The complaint of poor delivery of justice also stems from the time it takes between the institution of an action in court to hearing and conclusion of the matter. I have highlighted several factors which contribute to this including the attitude of litigants themselves. However, I know from experience that some delays are occasioned by the decision of parties to take full advantage of the rules of procedure of the court. For example, matters such as amendment of pleadings and challenges to the jurisdiction of the court provided opportunities for recalcitrant defendants to unduly delay hearings. However, to meet the challenge there have been changes to the various rules of court beginning from the innovation brought about by the High Court of Lagos Civil Procedure Rules in 2004 which introduced the following amongst others:

1.Frontloading of Witness Statement on Oath – By this, parties are required to file along with their claims statements of their witnesses already reduced to writing and sworn before a Commissioner for Oath. This obviates the need for long examination in chief, a process which used to take hours if not days.

2.Frontloading of documents – By this, parties are also required to file alongside their originating processes, copies of documents they intend to rely upon at the trial. This also saves time during trial.

3.Limitation on Amendments – There was also introduced a limitation on a number of times a party could amend his pleadings during trial proper.

The above provisions were replicated in a number of rules of several courts. In 2009, the Federal High Court Rules took matters a step further by expressly regulating the time within which a defendant could file an application to challenge the jurisdiction of the court and also permitting the Judge in some instances, to hear such objections together with the merit of the case. These and similar provisions were also adapted for use in the hearing of the various election petition and together with a constitutional limitation on the period of hearing of such petitions brought about expeditious hearing of same.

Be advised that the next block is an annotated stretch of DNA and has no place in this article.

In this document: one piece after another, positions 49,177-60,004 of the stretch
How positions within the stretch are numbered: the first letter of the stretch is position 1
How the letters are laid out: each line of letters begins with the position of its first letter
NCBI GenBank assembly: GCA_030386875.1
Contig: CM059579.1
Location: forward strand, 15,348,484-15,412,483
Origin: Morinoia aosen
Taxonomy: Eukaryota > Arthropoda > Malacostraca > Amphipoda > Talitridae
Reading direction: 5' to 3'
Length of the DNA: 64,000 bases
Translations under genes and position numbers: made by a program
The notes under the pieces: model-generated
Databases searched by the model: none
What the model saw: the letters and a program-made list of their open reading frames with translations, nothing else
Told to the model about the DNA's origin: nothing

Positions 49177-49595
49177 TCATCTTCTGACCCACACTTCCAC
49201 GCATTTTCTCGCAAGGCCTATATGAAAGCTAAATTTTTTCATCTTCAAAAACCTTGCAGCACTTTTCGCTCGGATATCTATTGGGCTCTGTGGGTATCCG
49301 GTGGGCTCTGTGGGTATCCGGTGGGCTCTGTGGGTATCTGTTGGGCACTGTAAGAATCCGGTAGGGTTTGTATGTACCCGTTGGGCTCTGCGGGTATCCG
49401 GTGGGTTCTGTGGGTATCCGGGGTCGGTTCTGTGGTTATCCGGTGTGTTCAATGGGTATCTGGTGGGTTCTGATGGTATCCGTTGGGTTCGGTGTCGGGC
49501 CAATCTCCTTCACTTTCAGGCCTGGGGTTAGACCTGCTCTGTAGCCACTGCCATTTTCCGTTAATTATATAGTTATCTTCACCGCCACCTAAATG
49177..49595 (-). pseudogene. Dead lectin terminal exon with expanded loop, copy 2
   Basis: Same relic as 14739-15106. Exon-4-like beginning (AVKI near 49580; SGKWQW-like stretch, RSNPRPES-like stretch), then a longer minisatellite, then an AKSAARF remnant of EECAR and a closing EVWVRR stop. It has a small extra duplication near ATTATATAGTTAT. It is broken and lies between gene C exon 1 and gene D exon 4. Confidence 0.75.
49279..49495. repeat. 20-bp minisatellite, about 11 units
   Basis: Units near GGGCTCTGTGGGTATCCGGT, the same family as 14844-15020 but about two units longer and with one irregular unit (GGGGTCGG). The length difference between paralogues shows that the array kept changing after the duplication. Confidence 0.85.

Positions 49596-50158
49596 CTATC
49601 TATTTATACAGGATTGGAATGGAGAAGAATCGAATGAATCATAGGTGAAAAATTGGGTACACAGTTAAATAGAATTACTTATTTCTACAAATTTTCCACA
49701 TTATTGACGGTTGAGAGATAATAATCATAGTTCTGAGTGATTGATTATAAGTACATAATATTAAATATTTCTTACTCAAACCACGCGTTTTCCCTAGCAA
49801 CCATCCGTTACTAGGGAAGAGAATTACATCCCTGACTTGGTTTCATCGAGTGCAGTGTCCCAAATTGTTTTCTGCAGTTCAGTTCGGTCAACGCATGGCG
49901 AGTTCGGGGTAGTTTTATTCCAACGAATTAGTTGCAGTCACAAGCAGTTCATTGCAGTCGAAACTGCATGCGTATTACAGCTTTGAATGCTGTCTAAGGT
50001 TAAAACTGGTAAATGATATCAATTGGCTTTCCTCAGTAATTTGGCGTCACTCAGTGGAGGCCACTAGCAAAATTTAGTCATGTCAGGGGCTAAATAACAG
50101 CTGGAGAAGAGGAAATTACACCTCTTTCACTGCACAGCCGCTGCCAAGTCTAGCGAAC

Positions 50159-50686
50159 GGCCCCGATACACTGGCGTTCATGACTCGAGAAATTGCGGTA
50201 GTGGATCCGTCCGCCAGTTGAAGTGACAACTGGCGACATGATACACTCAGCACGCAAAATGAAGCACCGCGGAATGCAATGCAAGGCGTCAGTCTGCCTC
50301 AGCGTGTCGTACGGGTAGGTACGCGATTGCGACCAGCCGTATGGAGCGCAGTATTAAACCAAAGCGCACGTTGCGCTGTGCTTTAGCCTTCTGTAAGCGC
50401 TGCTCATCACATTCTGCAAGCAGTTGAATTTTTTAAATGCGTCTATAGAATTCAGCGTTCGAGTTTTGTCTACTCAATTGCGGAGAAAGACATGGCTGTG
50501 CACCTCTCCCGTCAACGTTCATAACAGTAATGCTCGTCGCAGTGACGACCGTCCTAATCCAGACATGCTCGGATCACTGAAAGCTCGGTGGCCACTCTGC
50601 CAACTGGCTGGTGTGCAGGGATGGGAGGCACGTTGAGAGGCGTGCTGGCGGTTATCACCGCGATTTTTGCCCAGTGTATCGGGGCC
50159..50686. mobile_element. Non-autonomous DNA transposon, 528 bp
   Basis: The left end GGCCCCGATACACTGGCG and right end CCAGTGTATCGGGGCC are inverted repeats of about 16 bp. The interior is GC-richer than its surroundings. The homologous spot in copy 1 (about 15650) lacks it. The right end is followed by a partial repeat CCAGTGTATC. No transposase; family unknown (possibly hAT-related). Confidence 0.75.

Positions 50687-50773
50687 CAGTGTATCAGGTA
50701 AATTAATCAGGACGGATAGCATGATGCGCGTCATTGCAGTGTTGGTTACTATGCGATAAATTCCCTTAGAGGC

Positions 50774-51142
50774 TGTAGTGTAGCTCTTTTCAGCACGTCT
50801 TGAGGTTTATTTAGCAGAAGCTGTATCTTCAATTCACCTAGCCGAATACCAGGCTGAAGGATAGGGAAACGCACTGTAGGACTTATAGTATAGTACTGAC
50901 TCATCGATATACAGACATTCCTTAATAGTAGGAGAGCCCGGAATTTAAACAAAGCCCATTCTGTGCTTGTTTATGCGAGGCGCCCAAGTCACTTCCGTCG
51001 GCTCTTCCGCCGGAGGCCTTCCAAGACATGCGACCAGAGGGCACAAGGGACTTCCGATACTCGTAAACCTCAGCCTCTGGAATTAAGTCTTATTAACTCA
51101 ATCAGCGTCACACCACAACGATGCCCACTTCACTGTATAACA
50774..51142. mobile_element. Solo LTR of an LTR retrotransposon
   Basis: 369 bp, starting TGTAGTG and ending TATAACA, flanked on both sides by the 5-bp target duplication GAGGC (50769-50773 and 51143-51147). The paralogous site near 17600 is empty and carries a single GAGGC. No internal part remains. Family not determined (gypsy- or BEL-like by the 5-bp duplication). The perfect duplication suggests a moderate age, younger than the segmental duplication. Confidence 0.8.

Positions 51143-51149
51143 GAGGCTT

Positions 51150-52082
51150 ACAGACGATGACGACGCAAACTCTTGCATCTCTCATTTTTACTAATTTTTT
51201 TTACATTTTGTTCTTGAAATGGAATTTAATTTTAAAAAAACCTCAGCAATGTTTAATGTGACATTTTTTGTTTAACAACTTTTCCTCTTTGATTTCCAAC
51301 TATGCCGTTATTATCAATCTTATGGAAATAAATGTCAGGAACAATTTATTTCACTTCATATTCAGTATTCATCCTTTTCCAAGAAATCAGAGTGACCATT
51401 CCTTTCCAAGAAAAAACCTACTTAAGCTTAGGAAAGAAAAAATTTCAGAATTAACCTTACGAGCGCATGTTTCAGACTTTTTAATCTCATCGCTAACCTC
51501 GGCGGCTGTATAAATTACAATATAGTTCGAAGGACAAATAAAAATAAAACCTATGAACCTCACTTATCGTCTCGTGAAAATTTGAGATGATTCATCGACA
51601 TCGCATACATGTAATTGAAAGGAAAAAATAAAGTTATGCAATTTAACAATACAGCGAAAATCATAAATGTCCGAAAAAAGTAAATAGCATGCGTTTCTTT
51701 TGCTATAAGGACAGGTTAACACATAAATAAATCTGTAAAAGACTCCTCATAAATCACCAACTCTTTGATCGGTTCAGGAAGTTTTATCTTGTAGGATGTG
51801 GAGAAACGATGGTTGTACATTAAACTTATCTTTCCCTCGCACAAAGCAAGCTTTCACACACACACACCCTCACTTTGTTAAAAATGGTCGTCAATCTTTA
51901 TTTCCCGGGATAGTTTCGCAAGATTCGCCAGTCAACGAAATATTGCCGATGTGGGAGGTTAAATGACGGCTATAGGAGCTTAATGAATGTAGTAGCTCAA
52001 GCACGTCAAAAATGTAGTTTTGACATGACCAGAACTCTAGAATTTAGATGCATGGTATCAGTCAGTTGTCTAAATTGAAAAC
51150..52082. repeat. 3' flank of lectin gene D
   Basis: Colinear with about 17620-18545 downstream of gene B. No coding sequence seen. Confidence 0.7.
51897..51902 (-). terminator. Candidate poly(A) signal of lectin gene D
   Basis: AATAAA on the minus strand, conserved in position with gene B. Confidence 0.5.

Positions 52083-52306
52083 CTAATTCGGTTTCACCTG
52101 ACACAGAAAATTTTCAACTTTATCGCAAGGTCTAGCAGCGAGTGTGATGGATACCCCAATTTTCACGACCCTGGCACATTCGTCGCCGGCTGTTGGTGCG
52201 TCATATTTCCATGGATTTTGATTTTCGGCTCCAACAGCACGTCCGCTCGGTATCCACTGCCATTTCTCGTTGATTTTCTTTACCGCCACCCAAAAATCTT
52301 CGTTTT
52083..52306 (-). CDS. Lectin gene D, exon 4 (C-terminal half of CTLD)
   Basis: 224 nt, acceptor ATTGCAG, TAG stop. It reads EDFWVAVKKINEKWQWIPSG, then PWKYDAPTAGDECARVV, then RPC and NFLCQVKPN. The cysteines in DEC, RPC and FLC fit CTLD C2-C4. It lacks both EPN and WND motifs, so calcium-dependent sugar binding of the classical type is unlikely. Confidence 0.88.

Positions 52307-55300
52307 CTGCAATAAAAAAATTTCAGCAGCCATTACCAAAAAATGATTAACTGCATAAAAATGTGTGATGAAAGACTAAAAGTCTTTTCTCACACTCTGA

However, there can be further improvement and one such area I believe can still be positively impacted upon is the manner in which matters are listed or adjourned. At the present moment, matters are not adjourned and heard from day to day and are often adjourned to permit parties take certain steps in the matters such as amendments and joinder of parties etc. I however advocate a system whereby the trial of matters is fixed for hearing on a day to day basis after conclusion of all preliminary matters. In such a system, a Judge need not list 30 matters on his cause list. He may limit himself to perhaps two of three matters a day with the knowledge and conviction that those matters must proceed to hearing as planned and must not be adjourned save for extreme reasons. This can be applied to both criminal and civil matters. In the United States, matters may take a year or even two to get to hearing, but once hearing commences it is hardly ever adjourned until conclusion. Thus high profile cases such as the trial of Michael Jackson and OJ Simpson proceeded on a day to day basis.

Next week, I will consider whether or not judges are to blame for loss of public confidence in our justice delivery system.